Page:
However, this is not the stuff a presidential bid.  In fact, his focus and position as a judge who has made a career of the law may make him a danger to the MB as much as or more so than Moussa.  It would be likely that Batawasy would attempt to insure the presidency remained within the letter of any law of the constitution proscribing the president's powers and those of the Assembly when signing any law into being or using the presidential powers to enforce any law.  

El Baradei is much less dangerous to the MB.  First, the main coalition supporting him is disorganized and politically weak.  Their ability to capture any significant numbers of seats in the parliament is questionable by the MB's standards as well as analysts in the west.  For any presidency to be strong enough to resist potentially popular, but detrimental laws, he would need a good base of support in the Assembly and Shura counsel.  Enough support that they would be able to soften or modify any laws presented by the MB before they came to his desk and forced him to either make an unpopular decision to veto it or forced him to fall in line with the populists to the detriment of Egypt.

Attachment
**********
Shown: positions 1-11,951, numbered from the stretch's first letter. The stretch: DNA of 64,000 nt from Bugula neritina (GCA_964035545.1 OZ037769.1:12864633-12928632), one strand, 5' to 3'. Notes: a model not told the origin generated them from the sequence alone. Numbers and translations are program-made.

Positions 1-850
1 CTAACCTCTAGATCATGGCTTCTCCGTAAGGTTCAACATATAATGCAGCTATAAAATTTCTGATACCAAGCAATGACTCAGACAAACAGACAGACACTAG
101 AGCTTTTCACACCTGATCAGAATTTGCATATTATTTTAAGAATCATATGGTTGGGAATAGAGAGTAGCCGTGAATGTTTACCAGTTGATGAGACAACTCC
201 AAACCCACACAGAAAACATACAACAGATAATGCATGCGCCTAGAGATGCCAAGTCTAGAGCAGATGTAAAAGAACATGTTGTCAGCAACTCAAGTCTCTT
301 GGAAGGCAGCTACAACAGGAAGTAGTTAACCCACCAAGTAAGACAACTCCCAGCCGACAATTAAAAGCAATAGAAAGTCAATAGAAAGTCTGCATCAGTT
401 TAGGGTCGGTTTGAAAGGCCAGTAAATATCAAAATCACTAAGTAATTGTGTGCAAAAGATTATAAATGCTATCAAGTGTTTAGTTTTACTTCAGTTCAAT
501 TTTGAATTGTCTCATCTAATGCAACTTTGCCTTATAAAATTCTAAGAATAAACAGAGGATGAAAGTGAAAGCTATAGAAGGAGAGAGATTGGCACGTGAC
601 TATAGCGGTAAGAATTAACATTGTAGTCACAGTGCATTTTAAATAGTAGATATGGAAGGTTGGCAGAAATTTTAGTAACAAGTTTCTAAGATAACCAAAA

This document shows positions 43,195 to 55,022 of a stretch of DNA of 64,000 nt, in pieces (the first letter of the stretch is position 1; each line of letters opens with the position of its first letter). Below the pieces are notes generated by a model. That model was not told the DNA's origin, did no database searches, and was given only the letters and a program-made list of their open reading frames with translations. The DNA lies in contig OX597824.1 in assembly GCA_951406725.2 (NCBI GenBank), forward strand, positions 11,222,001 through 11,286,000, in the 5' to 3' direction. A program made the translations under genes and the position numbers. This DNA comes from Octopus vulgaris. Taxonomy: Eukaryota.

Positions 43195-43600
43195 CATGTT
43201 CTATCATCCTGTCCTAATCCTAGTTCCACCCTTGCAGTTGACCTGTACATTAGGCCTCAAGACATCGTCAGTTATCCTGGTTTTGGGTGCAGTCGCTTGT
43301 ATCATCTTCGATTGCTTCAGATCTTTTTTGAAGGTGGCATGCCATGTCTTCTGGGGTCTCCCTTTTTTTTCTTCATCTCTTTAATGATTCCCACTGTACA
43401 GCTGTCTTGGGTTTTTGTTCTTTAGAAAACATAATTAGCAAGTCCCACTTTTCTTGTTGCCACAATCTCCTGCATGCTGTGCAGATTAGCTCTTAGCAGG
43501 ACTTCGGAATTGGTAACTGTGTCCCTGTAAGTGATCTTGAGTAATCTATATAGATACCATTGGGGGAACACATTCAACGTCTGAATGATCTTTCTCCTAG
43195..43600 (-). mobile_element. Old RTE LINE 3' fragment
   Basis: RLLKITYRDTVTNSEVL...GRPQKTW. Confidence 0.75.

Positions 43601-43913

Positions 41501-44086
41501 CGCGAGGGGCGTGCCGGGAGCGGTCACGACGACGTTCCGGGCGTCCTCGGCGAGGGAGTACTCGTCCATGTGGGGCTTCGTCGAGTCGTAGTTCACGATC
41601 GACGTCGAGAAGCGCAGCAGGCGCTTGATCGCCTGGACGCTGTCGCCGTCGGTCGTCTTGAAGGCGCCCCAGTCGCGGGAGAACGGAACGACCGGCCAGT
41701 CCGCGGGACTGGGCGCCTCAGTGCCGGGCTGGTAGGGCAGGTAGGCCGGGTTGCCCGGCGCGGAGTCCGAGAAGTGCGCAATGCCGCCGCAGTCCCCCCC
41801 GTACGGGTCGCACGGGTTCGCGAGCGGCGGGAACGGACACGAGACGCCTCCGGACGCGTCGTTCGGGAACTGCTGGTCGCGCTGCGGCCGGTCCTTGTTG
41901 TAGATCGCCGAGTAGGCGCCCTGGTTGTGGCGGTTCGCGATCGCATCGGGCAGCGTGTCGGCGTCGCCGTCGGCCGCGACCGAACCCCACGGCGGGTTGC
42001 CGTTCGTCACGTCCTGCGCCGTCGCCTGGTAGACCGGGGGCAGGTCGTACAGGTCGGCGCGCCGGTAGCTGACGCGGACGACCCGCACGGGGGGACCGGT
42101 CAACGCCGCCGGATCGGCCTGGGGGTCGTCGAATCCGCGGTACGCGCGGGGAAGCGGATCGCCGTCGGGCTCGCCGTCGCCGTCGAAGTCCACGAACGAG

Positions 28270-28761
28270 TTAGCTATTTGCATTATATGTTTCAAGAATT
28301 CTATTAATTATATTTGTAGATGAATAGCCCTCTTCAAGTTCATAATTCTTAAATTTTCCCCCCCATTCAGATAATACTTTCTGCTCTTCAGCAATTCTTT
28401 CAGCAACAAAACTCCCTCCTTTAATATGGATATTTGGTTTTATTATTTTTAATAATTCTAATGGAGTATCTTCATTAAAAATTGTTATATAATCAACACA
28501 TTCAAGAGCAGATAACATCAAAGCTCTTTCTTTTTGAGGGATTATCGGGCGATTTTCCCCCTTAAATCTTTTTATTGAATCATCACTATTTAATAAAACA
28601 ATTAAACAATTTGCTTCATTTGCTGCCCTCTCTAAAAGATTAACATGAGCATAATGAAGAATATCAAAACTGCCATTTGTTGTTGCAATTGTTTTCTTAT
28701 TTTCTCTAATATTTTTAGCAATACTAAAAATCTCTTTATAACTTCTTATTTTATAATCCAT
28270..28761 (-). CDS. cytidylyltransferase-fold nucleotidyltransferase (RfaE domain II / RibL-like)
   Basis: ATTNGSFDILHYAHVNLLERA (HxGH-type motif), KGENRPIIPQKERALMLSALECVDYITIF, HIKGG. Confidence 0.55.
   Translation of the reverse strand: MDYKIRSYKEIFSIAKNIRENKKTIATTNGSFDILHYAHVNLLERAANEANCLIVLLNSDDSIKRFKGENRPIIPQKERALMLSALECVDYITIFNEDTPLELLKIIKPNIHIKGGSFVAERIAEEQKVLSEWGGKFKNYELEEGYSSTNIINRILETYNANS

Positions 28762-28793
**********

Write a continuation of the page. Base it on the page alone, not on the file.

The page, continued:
The MB's assessment of El Baradei's political weakness is not only a matter of his disorganized support, but the outcome of the referendum.  El Baradei called not only for a 'no' vote, but was asking for an entirely different procedure to be in place for the interim government and writing of the constitution.  A process that would have given the liberal/secular groups at least an equal power to formulate the document and the future law of the land.  El Baradei's voice was practically drowned out in the cacophony of joyous rush to the polls.  To the Brotherhood, this would be a sign that El Baradei does not enjoy popular support.  At least, not without them behind him.  Without support in the assembly nor popular support in the greater body politic of Egypt, El Baradei's term as president would be incredibly weak.